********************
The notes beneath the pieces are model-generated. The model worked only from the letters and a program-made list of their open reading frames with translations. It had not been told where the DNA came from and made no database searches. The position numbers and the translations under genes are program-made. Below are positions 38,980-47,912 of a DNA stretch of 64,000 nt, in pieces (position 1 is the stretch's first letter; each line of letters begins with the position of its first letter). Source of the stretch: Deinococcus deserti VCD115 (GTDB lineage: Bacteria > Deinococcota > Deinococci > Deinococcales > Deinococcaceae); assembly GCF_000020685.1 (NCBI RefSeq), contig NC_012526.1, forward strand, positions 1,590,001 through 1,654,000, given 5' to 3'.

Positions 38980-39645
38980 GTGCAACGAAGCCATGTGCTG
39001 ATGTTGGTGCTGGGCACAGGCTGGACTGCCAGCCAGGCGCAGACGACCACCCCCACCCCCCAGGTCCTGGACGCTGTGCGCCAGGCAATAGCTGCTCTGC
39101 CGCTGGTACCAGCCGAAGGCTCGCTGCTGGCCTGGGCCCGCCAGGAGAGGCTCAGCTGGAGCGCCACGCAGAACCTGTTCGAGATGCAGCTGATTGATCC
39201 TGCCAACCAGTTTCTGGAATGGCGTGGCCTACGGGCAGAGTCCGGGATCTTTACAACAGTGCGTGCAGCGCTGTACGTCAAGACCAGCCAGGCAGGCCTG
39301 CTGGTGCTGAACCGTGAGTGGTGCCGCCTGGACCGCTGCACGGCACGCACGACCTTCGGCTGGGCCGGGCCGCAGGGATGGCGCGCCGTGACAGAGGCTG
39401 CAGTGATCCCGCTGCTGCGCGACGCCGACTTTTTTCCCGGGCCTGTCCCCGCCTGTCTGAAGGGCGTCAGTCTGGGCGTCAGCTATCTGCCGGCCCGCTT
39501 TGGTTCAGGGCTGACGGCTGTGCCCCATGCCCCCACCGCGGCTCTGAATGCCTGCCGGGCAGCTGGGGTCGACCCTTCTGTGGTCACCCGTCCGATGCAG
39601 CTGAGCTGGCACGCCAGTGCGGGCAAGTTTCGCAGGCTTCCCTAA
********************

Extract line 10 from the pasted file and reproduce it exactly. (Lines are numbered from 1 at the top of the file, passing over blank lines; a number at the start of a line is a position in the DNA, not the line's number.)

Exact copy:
39601 CTGAGCTGGCACGCCAGTGCGGGCAAGTTTCGCAGGCTTCCCTAA